Architect Harold Van Buren Magonigle designed and sculptors Attilio Piccirilli and Charles Keck executed this pylon fountain embellished with heroic figures and plaques. Constructed of granite, marble and bronze, the monument was cast in 1912 and dedicated in 1913 to the mend killed about the USS Maine. The bronze for some of the sculptures reputedly comes from recovered metal from the guns of the Maine which exploded in Havana harbor.

    Image courtesy of the Central Park Conservancy

    See More
  • The Obelisk: Cleopatra’s Needle

    The Obelisk: Cleopatra’s Needle
    Central Park: East Side at 81st Street

    Cleopatra’s Needle in Central Park is one of three such structures given to England, France and the United States in 1877. Originally erected in the city of Heliopolis, the structure is made of red granite. The obelisk stands about 69 feet high, weighs 200 tons, and is inscribed with hieroglyphs. It was transported by ship to the United States and erected in Central Park in 1881. It is the oldest monument in New York City.

    See More
  • The Balto Dog Monument

    The Balto Dog Monument
    Central Park East Drive and 67th Street

    Man’s best friend in memorialized in Central Park at the Balto Dog Monument. In 1925 Nome Alaska suffered an outbreak of diphtheria, a sever bacterial infection that can lead to difficulty breathing, heart failure and death. Vaccines exist, but in 1925 Nome, not nearly enough was on-hand to treat the affected. Because no other transportation was available, teams of sled dogs and mushers travel more than 650 miles to Anchorage to retrieve antitoxin through several blizzards of sub-zero temperatures. Sculptor Frederick George Richard Roth unveiled the monument on December 15th, 1925 with the real Balto present and in attendance.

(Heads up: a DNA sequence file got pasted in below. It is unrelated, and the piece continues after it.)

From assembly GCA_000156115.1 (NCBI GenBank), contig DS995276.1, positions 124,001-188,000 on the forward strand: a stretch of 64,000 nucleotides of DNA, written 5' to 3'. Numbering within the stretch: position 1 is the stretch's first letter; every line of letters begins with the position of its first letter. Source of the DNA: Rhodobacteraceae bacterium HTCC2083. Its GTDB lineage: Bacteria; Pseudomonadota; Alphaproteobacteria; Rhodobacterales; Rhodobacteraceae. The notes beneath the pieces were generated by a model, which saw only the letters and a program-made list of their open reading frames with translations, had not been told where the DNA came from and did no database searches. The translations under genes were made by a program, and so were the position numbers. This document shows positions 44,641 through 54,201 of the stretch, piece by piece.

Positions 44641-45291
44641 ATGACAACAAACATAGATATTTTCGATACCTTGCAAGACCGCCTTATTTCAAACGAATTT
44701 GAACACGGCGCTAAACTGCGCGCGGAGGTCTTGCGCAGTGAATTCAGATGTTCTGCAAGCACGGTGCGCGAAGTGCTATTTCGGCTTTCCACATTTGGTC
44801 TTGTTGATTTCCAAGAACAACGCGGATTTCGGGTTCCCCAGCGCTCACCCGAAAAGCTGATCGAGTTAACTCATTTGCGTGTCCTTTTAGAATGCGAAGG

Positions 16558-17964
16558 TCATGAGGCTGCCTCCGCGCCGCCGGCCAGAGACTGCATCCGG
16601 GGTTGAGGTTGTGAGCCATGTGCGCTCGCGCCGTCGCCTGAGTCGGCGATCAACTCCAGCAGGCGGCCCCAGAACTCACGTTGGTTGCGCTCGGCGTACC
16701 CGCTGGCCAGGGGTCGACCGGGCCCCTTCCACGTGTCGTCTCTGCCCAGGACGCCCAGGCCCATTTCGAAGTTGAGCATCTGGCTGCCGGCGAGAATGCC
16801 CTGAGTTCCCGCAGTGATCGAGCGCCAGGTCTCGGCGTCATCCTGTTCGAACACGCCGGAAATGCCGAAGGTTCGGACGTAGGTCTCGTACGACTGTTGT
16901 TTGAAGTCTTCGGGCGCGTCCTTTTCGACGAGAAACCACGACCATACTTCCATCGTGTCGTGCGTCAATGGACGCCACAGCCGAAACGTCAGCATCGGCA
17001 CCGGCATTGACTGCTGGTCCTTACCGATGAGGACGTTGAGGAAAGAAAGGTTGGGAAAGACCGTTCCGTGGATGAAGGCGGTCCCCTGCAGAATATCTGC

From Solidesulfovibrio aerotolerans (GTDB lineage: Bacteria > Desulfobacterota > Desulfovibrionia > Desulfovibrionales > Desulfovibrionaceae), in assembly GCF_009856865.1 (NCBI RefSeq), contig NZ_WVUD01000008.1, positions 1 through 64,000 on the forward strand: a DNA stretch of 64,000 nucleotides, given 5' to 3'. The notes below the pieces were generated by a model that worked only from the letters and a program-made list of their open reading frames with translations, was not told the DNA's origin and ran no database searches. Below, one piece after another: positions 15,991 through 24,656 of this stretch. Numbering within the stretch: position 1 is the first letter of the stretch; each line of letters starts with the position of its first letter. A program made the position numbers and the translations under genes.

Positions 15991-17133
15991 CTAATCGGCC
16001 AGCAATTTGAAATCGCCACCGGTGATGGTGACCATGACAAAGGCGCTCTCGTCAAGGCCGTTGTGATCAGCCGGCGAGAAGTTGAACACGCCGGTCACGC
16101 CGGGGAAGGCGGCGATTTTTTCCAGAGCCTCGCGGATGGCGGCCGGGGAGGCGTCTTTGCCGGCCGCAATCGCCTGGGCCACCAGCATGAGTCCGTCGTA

Image courtesy of the Central Park Conservancy

    See More
  • William Shakespeare Monument

    William Shakespeare Monument
    Central Park South end at East 66th Street

    The bronze statue of playwright William Shakespeare has a terrific history. The sculpture was erected with funds raised from a performance of Shakespeare’s Julius Caesar at The Winter Garden Theatre on November 25, 1864. The actors that night were brothers: Edwin Booth, Junius Brutus Booth, Jr. and their younger brother, John Wilkes Booth, the assassin of President Lincoln. John Quincy Adams Ward sculpted the statue.

    Image courtesy of the Central Park Conservancy

    See More
  • Hans Christian Anderson Sculpture

    Hans Christian Anderson Sculpture
    74th Street near Fifth Avenue

    Danish Author Hans Christian Andersen is memorialized in Central Park, portrayed feeding a duck. Best remembered for his short story fairy tales, Andersen was a prolific writer who authored more than 3300 fairy tales: “The Emperor’s New Clothes”, “The Little Mermaid”, “The Nightingale”, “The Snow Queen”, “The Ugly Duckling”, “The Little Match Girl” and “Thumbelina” are all childhood favorites of many readers. The book in his sculpted hand is turned to the opening lines of “The Ugly Duckling.” The sculptor was George John Lober.

    See More
  • Mother Goose, Central Park Rumsey Playground

    Mother Goose
    Central Park Rumsey Playground, E. Drive at 72nd St.

    Like many of the other monuments represented here, Mother Goose holds a significance for children. Frederick George Richard Roth (1872-1944) created this piece from a 13-ton block of granite. Astride a large Goose is a witch in the company of Humpty Dumpty, Little Jack Horner, Mother Hubbard, Old King Cole with Mary and her little lamb. The sculpture as dedicated in 1938. Roth has several other sculptures in the park, including the Balto Dog sculpture also mentioned here.

    Image courtesy of the Central Park Conservancy

    See More